Before we elaborate further on the issue of "beating" we immediately can see that the verse is exclusively addressing very specific and serious problems. Nushuz is not 'problems' or disputes that arise if you come home hungry and find your supper a bit salty, or not ready, or later in the evening if she irritates you by telling you all that happen to her that day, which may be of no interest to you at all, while you are watching the end of an adventure movie on Satellite TV. Nushuz is actions that violate the wife's marital obligations to her husband, like being untrustworthy or dishonest, or threatening his honor, his reputation, or refusing to have intimate relations with him (within the Islamic boundaries). Please note that "nushuz" can also happen from the husband towards his wife as indicated in the Quran and there are ways to deal with that too, but I chose not to cover that topic in this posting.
Quran and Sunnah teach us that Islamic marriage is build on mutual love, mercy, trust, respect, fulfilling each other's reasonable sexual needs, desire for having children, consultation and sharing etc. So how could "beating" fit into this beautiful picture of a model Islamic marriage!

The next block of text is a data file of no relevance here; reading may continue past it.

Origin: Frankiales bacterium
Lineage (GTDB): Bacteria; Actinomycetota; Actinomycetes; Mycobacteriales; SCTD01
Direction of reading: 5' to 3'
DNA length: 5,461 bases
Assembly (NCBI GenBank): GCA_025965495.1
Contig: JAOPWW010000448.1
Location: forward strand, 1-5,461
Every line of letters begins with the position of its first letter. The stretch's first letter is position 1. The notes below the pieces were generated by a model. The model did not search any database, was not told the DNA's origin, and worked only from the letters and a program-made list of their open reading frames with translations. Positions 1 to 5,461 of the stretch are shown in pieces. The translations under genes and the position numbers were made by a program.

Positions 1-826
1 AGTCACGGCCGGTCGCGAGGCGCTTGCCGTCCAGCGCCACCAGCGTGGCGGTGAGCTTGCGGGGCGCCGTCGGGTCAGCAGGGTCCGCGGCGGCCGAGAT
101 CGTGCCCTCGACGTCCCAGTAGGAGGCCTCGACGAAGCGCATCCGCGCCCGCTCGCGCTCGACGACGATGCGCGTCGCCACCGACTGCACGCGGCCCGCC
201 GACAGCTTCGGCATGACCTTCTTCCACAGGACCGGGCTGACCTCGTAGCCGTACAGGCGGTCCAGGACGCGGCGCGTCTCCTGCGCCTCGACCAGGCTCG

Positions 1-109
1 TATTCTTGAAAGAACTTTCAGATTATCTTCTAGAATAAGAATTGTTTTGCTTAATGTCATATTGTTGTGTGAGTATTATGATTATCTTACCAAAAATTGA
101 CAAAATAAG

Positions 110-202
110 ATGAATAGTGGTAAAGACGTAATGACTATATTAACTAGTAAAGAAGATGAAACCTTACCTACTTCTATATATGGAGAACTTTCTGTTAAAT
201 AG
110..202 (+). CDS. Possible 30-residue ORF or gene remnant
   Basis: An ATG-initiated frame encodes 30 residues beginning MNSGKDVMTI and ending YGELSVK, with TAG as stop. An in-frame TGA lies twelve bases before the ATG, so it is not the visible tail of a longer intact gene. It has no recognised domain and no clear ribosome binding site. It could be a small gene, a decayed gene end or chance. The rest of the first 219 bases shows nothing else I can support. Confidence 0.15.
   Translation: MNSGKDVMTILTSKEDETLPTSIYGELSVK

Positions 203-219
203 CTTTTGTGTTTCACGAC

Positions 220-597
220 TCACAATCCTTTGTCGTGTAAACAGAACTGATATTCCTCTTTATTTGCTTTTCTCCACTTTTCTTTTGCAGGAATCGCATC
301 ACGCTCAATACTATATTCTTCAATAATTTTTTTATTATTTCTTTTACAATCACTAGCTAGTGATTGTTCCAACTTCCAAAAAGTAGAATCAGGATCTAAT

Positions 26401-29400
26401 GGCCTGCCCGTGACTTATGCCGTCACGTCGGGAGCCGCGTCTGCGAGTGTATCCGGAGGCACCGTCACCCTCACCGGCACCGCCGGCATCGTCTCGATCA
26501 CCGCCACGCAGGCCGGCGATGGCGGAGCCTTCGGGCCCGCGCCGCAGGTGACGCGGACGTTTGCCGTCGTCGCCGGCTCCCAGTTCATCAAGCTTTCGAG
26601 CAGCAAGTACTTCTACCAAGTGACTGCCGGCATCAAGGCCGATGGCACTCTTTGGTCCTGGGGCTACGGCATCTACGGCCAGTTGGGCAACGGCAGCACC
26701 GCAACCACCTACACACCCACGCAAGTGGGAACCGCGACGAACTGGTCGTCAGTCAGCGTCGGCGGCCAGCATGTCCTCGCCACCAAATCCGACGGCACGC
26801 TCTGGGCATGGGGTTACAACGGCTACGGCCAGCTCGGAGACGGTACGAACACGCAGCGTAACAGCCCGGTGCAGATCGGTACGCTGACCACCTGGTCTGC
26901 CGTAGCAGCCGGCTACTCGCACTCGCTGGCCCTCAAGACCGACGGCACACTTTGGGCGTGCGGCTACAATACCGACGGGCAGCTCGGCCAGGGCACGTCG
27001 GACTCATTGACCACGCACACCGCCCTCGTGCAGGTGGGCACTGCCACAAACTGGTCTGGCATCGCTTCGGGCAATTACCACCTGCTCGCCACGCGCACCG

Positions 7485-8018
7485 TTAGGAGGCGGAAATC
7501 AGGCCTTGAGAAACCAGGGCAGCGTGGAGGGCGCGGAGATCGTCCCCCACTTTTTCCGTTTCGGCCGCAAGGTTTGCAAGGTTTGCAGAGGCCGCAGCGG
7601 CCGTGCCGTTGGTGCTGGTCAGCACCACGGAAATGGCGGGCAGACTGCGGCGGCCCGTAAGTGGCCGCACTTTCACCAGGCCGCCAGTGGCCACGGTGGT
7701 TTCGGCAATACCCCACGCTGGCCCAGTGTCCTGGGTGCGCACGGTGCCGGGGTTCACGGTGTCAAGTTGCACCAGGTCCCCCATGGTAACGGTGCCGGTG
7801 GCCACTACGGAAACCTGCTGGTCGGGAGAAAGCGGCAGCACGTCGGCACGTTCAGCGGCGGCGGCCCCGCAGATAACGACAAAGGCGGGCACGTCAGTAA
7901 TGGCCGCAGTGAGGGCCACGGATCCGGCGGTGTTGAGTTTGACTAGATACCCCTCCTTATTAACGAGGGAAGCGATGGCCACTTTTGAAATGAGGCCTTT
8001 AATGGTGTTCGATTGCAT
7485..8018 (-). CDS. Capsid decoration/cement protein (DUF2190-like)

Sheikh Mohammad Al-Ghazali (Rahimahu Allah)in his book, Women's Issues Between the Stagnant Traditions and the Imported Ones said, "I did not find , in the (Islamic) Shariah, a justification for the use of darb [beating] except in two circumstances;
1) the wife refuses to have sexual relation [as permitted and within the boundaries of Islam] with her husband
2)or even worse when she brings male outsiders into her home in the absence of her husband [which could ultimately lead to suspicion which can escalate to spying or to a beginning of cheating]."
He added that even in these extreme cases, when he, the husband, resorts to the 3rd step (beating) of the family dispute resolution plan [verse 4:34], it should be using a soft object such as miswak [a twig used as a toothbrush] and that is by the consensus of authorities, avoiding the face and without calling bad names or humiliating her.